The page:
Meanwhile Back at the Portage

White-Tailed Deer

White-Tailed Deer

I visited the Chicago Portage on Sunday. Not as early as I wished, but I went out Saturday night and couldn’t get up before dawn. While I suspected by 8:00 a.m. I missed quite a bit not being there at sunrise, it was still nice to hear a lot of birds and even see a few now and then. The surprises were more the omissions: only a few Canada Geese flying over, no ducklings or goslings, not one Mourning Dove, no raptors. Yet the place was brimming with life. The deer came closer to the lens than most of the birds.

Cedar Waxwing

Cedar Waxwing

Cedar Waxwings often appear in flocks. But this was the only one I saw.

Tree Swallow

Tree Swallow

This Tree Swallow let me take his picture while he caught a breath in between sallies for insects.

Song Sparrow

Song Sparrow

This Song Sparrow was… not singing.

Gray Catbird

Gray Catbird

But this Catbird was. Actually, the song clip below is from another Gray Catbird that serenaded me but never showed his face.

Everything is so green, including the carpet of duck weed, after all the rain.

Chicago Portage IMG_2468_1

Painted Turtles were sunning themselves here and there.

Painted Turtles

Painted Turtles

Deadly Nightshade, also known as Beladonna, is in full bloom. I pull a lot of this stuff out of my yard every year, even if the bumblebees seems to like its pretty flowers.

Deadly Nightshade and the Bumblebee

Deadly Nightshade and the Bumblebee

Most cooperative was this beautiful damselfly, an Ebony Jewelwing.

Ebony Jewelwing

Ebony Jewelwing

I start out counting Red-Winged Blackbirds and then give up. It’s impossible to tell if this is the same one I heard over there..I estimated the entire preserve had about 40 total.

RWBB IMG_2456_1

And below is a fledgling Red-Winged Blackbird, stuck on a dry spot, waiting to see what happens next.

RWBB Fledgling IMG_2606_1

I might not have seen the Green Heron below if a Red-Winged Blackbird had not chased him into this tree.

Green Heron

Green Heron

This sole female Mallard Duck looks like she’s got a secret. Maybe I’ll see ducklings on my next visit.

Female Mallard IMG_2658_1

Portage IMG_2643_1

It’s hard to believe this little preserve, sandwiched in between the Chicago Metropolitan Water District, railroad tracks and an Interstate, has room for young deer.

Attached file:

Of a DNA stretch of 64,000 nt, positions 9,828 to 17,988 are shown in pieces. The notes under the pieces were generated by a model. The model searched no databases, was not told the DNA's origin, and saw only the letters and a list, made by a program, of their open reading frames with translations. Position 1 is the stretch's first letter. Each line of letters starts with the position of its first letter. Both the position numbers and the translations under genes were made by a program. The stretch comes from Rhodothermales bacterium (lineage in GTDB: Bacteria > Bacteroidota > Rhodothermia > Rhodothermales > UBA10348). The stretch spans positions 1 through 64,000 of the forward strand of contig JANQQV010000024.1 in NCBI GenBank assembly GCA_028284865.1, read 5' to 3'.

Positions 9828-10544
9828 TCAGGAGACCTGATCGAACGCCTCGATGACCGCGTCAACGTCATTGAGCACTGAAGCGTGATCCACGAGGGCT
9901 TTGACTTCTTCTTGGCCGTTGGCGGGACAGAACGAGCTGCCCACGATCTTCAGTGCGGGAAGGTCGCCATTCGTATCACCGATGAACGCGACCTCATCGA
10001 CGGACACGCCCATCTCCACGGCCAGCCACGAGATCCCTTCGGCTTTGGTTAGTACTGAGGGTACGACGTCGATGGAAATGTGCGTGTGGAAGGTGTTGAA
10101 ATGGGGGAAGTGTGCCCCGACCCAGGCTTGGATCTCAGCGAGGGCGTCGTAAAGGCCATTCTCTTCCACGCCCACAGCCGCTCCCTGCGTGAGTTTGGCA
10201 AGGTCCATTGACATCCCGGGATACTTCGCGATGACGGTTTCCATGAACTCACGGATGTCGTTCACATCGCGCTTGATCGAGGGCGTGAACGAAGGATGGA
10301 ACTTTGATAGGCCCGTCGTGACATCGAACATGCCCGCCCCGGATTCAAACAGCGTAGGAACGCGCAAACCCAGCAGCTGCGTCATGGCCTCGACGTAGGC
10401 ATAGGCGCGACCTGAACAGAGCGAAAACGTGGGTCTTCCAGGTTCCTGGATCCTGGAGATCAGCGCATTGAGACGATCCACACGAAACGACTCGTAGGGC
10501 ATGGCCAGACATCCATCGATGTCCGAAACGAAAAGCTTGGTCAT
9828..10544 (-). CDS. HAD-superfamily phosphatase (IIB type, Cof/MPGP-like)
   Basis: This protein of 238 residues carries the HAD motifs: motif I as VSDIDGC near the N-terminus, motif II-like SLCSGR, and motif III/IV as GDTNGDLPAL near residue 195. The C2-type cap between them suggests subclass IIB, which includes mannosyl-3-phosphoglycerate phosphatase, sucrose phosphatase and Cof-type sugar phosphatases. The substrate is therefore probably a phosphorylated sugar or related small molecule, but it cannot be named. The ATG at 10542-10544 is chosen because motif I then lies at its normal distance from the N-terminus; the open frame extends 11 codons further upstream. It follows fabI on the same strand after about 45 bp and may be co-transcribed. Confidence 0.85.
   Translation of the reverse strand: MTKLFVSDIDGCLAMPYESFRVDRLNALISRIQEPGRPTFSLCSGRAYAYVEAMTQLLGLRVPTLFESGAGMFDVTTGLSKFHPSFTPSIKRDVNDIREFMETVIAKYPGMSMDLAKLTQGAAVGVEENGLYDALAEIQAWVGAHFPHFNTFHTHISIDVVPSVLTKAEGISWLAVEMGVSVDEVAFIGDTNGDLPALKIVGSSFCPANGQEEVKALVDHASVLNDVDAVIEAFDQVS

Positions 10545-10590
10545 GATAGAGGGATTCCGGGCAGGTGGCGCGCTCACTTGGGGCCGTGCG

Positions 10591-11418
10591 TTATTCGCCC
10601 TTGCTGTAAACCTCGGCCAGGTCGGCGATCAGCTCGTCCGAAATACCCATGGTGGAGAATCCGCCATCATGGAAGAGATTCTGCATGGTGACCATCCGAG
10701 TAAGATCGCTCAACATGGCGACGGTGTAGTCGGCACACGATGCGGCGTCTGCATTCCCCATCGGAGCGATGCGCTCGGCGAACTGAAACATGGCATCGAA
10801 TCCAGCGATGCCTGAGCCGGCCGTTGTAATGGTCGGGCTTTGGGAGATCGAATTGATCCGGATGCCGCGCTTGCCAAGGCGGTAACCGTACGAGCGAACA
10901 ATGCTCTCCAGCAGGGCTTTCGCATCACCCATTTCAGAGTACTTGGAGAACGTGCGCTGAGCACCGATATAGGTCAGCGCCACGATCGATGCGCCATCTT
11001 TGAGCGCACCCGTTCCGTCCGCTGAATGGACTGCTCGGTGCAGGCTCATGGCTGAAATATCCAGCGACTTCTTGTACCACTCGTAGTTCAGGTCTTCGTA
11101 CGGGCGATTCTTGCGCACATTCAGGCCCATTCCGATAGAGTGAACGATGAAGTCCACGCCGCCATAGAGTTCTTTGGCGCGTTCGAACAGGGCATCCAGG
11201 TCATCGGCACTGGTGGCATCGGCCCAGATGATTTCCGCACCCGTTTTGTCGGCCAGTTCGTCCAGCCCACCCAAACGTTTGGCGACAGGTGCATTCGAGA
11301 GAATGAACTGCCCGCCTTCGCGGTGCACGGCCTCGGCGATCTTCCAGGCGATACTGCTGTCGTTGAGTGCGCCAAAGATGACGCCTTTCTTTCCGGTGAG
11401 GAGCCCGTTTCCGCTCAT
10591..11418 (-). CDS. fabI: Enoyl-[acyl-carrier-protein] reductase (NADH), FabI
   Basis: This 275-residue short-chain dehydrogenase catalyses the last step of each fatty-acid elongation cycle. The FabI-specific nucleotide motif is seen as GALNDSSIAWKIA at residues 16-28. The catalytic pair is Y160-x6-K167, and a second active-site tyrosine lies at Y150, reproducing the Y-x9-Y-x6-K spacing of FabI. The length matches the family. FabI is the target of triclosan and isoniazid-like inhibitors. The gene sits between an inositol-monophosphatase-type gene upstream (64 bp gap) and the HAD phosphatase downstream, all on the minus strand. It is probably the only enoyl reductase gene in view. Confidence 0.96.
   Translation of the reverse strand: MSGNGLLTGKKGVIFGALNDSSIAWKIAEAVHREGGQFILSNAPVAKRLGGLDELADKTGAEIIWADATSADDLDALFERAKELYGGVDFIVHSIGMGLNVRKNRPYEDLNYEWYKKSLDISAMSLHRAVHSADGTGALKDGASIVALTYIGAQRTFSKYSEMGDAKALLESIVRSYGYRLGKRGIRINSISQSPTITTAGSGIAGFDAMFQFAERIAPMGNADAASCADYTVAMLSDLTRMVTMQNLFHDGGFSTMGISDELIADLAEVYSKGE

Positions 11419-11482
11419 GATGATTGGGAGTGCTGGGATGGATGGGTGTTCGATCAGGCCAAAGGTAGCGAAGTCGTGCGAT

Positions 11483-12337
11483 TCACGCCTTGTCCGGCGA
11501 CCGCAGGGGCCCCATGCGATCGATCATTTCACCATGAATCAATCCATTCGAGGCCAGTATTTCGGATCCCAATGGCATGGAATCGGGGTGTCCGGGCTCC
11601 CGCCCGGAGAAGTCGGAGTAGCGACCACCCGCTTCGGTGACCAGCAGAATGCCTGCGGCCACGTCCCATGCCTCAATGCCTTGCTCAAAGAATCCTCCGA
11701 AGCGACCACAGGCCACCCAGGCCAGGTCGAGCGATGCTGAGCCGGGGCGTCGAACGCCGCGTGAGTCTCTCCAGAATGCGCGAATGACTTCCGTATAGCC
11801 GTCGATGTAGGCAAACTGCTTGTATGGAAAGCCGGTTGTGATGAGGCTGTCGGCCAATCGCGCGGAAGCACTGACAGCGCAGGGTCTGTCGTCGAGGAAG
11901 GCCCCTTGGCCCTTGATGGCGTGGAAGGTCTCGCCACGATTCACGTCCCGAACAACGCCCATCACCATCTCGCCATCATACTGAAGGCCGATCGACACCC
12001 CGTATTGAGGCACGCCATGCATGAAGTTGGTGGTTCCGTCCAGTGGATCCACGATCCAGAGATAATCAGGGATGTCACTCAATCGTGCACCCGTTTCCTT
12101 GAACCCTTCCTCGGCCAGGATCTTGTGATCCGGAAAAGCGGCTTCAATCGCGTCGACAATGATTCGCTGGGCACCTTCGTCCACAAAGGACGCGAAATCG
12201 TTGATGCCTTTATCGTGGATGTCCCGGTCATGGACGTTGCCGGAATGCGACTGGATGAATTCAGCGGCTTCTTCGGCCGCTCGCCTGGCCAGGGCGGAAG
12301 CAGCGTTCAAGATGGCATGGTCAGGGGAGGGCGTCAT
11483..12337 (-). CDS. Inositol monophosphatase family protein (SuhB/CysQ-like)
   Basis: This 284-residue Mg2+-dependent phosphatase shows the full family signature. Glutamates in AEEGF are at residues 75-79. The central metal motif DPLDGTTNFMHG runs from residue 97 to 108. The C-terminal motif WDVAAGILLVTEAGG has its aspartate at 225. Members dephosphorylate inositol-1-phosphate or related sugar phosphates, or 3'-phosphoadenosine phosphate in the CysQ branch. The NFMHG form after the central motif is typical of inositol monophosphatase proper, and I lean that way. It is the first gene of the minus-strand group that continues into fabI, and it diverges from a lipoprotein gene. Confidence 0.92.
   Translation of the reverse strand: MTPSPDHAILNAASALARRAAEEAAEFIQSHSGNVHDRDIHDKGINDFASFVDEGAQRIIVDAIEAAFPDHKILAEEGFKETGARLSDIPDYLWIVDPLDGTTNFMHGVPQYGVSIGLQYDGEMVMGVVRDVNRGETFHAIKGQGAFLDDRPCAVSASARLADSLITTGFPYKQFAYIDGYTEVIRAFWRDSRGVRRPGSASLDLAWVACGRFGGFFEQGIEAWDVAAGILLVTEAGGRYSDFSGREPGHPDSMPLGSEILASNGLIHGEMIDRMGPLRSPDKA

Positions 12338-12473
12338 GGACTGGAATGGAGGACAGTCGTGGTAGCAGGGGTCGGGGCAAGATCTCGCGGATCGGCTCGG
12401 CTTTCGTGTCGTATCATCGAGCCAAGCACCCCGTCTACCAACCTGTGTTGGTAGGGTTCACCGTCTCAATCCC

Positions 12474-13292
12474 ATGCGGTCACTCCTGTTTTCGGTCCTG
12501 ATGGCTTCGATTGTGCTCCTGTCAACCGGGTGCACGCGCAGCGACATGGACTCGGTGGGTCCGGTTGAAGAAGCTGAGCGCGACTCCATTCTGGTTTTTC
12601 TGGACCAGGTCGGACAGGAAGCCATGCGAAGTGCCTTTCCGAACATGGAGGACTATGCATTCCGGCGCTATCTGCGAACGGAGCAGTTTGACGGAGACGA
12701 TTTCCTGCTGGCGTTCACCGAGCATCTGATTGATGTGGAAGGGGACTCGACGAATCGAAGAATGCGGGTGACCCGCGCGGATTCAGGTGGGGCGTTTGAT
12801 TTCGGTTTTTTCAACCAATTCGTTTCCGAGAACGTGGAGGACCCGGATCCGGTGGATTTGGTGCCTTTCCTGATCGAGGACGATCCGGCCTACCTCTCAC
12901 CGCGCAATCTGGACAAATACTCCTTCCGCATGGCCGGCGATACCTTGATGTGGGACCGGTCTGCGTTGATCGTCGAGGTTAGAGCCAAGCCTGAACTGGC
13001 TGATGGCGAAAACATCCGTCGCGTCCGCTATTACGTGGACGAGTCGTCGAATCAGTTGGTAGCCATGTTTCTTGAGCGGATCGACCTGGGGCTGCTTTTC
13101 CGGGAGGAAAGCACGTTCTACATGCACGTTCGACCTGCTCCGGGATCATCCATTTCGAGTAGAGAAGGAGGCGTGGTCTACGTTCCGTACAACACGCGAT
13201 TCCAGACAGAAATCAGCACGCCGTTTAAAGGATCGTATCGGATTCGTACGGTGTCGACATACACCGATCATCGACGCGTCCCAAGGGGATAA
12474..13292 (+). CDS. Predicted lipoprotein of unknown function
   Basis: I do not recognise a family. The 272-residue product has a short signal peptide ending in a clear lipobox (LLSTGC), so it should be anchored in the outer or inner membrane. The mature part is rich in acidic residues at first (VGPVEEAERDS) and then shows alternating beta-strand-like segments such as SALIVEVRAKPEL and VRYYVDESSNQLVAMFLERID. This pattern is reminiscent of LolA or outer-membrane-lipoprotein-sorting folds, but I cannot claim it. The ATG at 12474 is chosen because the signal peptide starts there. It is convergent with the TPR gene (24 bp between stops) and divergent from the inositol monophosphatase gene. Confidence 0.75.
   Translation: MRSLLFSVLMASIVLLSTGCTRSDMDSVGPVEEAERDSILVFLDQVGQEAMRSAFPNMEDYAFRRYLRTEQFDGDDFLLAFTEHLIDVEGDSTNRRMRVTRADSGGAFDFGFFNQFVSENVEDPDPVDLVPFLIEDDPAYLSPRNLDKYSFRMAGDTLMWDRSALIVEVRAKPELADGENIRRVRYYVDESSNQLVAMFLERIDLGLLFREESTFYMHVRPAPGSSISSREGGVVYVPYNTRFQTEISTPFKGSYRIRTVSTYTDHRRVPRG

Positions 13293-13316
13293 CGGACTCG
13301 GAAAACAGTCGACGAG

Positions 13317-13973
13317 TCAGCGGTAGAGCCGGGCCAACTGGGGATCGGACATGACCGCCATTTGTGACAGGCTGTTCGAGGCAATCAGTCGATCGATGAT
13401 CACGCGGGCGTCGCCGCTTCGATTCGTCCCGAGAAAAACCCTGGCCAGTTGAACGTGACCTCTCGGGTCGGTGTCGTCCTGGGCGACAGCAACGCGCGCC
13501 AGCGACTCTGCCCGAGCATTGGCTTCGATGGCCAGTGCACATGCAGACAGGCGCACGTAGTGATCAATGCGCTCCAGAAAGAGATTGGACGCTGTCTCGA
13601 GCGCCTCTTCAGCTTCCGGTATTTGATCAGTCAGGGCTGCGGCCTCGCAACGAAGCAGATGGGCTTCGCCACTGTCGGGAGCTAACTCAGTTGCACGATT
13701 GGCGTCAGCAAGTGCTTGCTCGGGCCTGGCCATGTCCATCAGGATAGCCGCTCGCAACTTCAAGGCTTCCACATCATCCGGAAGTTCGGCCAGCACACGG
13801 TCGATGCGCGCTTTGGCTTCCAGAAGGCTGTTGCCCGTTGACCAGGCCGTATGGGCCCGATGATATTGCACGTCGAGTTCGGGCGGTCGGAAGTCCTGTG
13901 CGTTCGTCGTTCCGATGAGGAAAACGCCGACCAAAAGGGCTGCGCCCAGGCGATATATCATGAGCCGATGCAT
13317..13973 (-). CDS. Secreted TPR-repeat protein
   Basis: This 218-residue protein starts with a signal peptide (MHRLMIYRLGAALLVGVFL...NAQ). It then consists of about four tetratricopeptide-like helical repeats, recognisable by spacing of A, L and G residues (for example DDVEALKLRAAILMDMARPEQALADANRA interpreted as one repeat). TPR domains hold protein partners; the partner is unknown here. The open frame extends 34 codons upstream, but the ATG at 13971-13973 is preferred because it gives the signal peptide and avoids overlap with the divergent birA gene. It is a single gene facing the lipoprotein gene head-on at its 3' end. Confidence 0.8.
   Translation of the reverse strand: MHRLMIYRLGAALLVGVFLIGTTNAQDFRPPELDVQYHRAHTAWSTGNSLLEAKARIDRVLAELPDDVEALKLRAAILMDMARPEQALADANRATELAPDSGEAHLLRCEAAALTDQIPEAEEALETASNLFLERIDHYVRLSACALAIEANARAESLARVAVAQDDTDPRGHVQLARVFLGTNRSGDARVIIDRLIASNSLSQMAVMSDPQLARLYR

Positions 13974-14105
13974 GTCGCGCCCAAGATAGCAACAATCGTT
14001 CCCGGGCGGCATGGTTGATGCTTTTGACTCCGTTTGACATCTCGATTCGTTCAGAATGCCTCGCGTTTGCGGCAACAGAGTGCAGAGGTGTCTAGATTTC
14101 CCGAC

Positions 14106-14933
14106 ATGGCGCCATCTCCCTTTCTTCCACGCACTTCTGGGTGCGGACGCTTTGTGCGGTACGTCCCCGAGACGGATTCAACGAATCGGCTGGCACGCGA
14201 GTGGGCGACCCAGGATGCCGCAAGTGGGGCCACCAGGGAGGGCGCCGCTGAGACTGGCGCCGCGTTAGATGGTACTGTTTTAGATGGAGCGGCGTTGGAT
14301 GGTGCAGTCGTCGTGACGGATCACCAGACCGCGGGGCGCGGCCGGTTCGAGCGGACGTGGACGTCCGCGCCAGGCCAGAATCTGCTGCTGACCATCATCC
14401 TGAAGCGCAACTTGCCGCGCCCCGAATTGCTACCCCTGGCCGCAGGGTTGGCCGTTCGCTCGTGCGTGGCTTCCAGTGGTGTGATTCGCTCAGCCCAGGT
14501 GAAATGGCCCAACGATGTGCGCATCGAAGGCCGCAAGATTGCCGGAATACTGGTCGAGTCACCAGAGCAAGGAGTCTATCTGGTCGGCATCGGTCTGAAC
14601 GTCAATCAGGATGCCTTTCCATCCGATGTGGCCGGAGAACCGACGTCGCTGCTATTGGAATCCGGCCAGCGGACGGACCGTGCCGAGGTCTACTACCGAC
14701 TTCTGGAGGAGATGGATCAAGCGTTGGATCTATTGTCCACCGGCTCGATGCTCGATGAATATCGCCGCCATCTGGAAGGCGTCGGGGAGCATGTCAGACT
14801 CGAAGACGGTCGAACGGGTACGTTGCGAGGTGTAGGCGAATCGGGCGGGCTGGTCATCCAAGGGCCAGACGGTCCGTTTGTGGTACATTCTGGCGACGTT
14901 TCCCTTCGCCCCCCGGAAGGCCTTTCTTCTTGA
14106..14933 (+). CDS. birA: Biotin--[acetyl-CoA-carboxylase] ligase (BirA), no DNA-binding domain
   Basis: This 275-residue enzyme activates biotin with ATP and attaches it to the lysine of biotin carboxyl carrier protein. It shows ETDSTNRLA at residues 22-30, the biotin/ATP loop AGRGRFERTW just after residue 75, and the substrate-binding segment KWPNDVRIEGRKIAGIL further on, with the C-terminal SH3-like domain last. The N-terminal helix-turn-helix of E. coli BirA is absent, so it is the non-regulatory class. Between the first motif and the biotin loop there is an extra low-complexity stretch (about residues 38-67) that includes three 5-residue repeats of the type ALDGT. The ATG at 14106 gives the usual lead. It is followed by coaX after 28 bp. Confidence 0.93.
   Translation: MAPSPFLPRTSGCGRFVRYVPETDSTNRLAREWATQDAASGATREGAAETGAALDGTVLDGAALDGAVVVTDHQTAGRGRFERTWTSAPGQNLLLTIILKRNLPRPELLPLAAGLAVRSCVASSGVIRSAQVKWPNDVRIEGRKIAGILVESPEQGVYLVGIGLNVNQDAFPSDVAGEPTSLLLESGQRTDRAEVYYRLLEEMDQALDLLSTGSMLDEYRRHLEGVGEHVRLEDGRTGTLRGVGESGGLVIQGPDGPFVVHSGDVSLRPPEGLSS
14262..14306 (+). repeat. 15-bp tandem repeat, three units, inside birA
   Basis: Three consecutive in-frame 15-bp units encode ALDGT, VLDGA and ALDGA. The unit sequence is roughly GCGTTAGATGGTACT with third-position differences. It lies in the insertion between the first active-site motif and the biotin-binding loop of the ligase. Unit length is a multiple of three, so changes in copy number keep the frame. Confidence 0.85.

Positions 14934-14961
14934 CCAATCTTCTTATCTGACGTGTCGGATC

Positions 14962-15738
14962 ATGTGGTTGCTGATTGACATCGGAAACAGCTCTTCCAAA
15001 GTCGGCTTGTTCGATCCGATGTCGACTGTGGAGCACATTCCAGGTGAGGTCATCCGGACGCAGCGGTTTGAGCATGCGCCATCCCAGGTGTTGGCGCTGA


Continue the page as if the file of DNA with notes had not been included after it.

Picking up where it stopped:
WT Deer IMG_2605_1

WT Deer Young Buck IMG_2618_1

A female and a young buck, just beginning to grow antlers. Growing season for everything.

12 thoughts on “Meanwhile Back at the Portage

  1. What an assortment at the Portage. Painted turtles, Jewelwings, and deer on the run. I love the birds and the Green Heron. What fun.

    • Aw shucks, thanks, Bob. The Jewelwing was really showing off for me, and it was the only one I saw. I have run into a guy who takes pictures only of insects a couple times, but he wasn’t there that morning. I thought about him when I realized my lens was, well, a bit inappropriate. But the damselfly didn’t seem to notice. 🙂

  2. We had lone Cedar Waxwings appear in our garden two years ago. They have not returned, sadly. I have planted lots of berries to entice them back. My brother actually grows belladonna as an ornamental vine. It is pretty, I guess. Some birds will eat the berries, though they are toxic to people.

    • Cedar Waxwings are unpredictable. I saw one in the neighborhood a few years ago. I planted berry bushes and I think the robins have discovered them but I also suspect the squirrels. The bushes fill up with bright red berries and then two days later they are all gone. I was fond of the belladonna as far as things that plant themselves go, but it associated with too many other things I wanted to be rid of.

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